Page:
SONIC lab is proud to welcome Jana Diesner, who will present a talk on Thursday, Mar 07, 2013 (12:00-01:15pm) in Frances Searle Building Room 1.483 on Northwestern’s Evanston Campus. All are welcome to attend.
About The Talk: From Words to Networks: Relevance of methodological choices for real-world applications
Coding texts as socio-technical networks – a process also known as relation extraction – can be used to collect network data on hard-to-access groups and organizations. This process requires people to choose appropriate methods and parameter settings. The impact of these choices on the resulting data and findings can be strong, but is hardly understood. I discuss our findings from addressing this problem:
We applied four common relation extraction methods – from fairly qualitative to fully automated (including probabilistic, machine-learning based techniques) – to large-scale, open-source corpora from the business, science and geopolitical domain, and compared the retrieved networks. I will report on common agreements and disagreements about network structure and behavior depending on the considered methods, and show how these methods can be combined to gain a more robust and comprehensive understanding of a network.
Another factor limiting the reliability of relation extraction methods is the propagation of errors throughout multi-step analysis procedures and pipelines. I will present our findings from a series of empirical experiments that we conducted to find answers to the following question: How much variation in network structure and properties is due to the error rates of the involved sub-routines? Does increasing the accuracy of these techniques actually matter for network analysis results?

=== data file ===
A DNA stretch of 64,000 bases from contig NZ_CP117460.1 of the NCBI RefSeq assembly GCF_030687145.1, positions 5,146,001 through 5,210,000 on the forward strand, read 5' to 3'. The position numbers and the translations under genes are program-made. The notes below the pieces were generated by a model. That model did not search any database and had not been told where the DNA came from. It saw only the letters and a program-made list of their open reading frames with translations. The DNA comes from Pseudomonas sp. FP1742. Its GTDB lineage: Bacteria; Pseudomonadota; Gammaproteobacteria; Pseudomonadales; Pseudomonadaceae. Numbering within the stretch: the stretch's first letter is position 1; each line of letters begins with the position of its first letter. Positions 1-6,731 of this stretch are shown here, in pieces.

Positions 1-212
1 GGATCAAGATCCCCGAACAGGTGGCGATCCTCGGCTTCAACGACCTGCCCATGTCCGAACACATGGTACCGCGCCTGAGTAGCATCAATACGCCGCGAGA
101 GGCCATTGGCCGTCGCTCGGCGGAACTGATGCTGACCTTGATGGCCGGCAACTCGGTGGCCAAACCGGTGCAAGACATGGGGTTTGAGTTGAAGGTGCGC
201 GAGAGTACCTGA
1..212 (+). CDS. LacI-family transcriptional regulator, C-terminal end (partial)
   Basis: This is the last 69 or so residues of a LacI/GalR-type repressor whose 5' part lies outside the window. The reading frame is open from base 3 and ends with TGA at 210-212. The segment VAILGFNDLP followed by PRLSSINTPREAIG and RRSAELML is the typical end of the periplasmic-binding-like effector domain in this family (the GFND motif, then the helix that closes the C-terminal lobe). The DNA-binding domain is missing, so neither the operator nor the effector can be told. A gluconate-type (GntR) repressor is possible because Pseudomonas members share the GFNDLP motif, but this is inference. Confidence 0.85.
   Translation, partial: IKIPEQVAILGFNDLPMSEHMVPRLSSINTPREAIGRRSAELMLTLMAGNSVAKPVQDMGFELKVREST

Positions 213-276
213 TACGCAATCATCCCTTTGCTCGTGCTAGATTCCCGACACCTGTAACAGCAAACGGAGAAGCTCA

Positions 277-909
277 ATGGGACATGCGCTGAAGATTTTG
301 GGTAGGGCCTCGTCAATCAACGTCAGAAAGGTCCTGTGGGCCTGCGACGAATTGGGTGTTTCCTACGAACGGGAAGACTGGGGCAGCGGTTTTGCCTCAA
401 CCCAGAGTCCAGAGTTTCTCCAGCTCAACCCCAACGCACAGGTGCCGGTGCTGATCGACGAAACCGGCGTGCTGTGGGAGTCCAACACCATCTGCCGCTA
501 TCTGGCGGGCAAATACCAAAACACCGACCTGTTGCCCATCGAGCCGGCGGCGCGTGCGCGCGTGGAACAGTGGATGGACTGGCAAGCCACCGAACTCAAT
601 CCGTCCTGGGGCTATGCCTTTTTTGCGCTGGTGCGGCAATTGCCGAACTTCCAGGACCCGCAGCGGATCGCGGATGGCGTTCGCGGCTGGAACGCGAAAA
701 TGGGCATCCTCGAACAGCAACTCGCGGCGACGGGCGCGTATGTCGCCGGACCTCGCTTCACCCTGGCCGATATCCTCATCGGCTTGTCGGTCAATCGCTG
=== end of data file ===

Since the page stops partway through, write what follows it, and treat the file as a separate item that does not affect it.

About Jana Diesner
Jana Diesner is an Assistant Professor at the iSchool (a.k.a. Graduate School of Library and Information Science) at the University of Illinois at Urbana-Champaign. She earned her PhD from Carnegie Mellon University, School of Computer Science. Jana conducts research at the nexus of network science, natural language processing and machine learning. With her work, she aims to advance the understanding and computational analysis of the interplay and co-evolution of information and socio-technical networks. She develops, analyzes and applies methods and technologies for extracting information about networks from text data and considering the substance of information for network analysis. In her empirical work, she studies networks from the business, science and geopolitical domain. She is particularly interested in covert information and covert networks. For more information see http://people.lis.illinois.